It is a well-documented fact that micro- and small enterprises (MSEs) account for a large share of production, income and employment in urban areas of low-income countries (LICs). Against this background the project investigates the following questions:
- Can we observe MSE growth in LICs?
- How does MSE growth contribute to economic growth and employment generation?
- Can international trade be a driver of MSE growth?
- Does the presence of foreign firms affect growth of domestic firms?
- How do credit constraints affect firm growth?
- What is the role of business risks, risk aversion and time preferences in the graduation process of firms?
Contribution to International Research
The performance of firms in countries that are integrated into the world economy suggests that globalization can be an important force to overcome growth constraints, in particular those on output and input markets. The project aims to address four major knowledge gaps regarding the performance and the graduation processes of MSEs in a globalized business environment. First, there is a lack of adequate data that represent the whole universe of firms. Especially micro-enterprises are only insufficiently covered in publicly available firm surveys. Second, little is known about the relation between firm-level and macro-level development. Third, the potential effects of globalization on MSE growth have been largely neglected. And fourth, there is only inconclusive evidence on the role of risk and time preferences for investment decisions and the graduation process of firms.
Research Design and Methods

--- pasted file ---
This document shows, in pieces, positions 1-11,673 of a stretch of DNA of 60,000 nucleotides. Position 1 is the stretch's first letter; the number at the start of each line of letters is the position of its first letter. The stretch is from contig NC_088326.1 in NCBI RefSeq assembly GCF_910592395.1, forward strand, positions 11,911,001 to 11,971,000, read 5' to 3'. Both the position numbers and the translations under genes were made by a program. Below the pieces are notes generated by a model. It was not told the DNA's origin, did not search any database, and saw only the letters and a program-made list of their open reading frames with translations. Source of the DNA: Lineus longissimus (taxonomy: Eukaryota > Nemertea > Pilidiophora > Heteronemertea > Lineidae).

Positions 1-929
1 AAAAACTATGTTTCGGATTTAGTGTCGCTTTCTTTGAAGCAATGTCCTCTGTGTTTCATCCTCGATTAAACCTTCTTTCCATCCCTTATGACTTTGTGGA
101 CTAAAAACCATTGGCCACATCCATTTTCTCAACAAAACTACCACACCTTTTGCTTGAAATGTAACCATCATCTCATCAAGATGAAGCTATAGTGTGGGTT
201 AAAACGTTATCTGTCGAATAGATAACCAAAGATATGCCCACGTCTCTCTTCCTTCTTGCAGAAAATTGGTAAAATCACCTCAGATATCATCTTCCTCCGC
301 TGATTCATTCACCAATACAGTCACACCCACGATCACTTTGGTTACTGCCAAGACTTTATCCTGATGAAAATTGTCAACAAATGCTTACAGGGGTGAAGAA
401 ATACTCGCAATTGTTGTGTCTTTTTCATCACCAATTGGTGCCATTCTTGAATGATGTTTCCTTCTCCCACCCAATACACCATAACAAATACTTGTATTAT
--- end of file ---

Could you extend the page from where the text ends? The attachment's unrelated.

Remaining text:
We shall primarily apply quantitative methods that are complemented by qualitative data analyses. The quantitative analyses will be informed by four sources of data: (1) World Bank Enterprise Survey (WBES) data, which are still underexploited, especially with respect to firm graduation, (2) our own firm survey data from Sri Lanka and Uganda, (3) our own data from lab experiments on risk and time preferences, and (4) household survey data that provide some representative information on MSEs that other data sources typically do not. As a qualitative research component, we propose conducting in-depth interviews with micro- and small-firm owners.
This project builds on former research on MSEs that has resulted in the following three key findings: (1) The typical informal enterprise should not be considered a subsistence enterprise. This is evident from the very high marginal returns to capital that can be earned in these enterprises. The fact that relatively rich economies – for example, Peru – still exhibit high shares of informal employment places a big question mark behind those entrepreneurial activities that are perceived as comprising the subsistence sector. It can hardly be argued that 70 per cent of Peru’s labour force pursue subsistence activities. (2) High returns in micro-enterprises remain unexploited due to a number of economic, institutional and social constraints. While institutional and credit constraints have been stressed in the literature, risk and social constraints play an equally important role. (3) These altered perspectives on the informal sector have important policy implications. From a policy perspective, these findings may accordingly be taken as an argument for providing households with credit, savings devices, and insurance. Many households would be better off if they were able to invest in those enterprises that are credit-constrained. In other words, well-functioning capital markets would allow for a more efficient allocation of capital across households. Savings and devices and insurance would also enable households to insure themselves against business and non-business risks, thus channelling savings into productive investment instead of withholding liquidity for insurance purposes.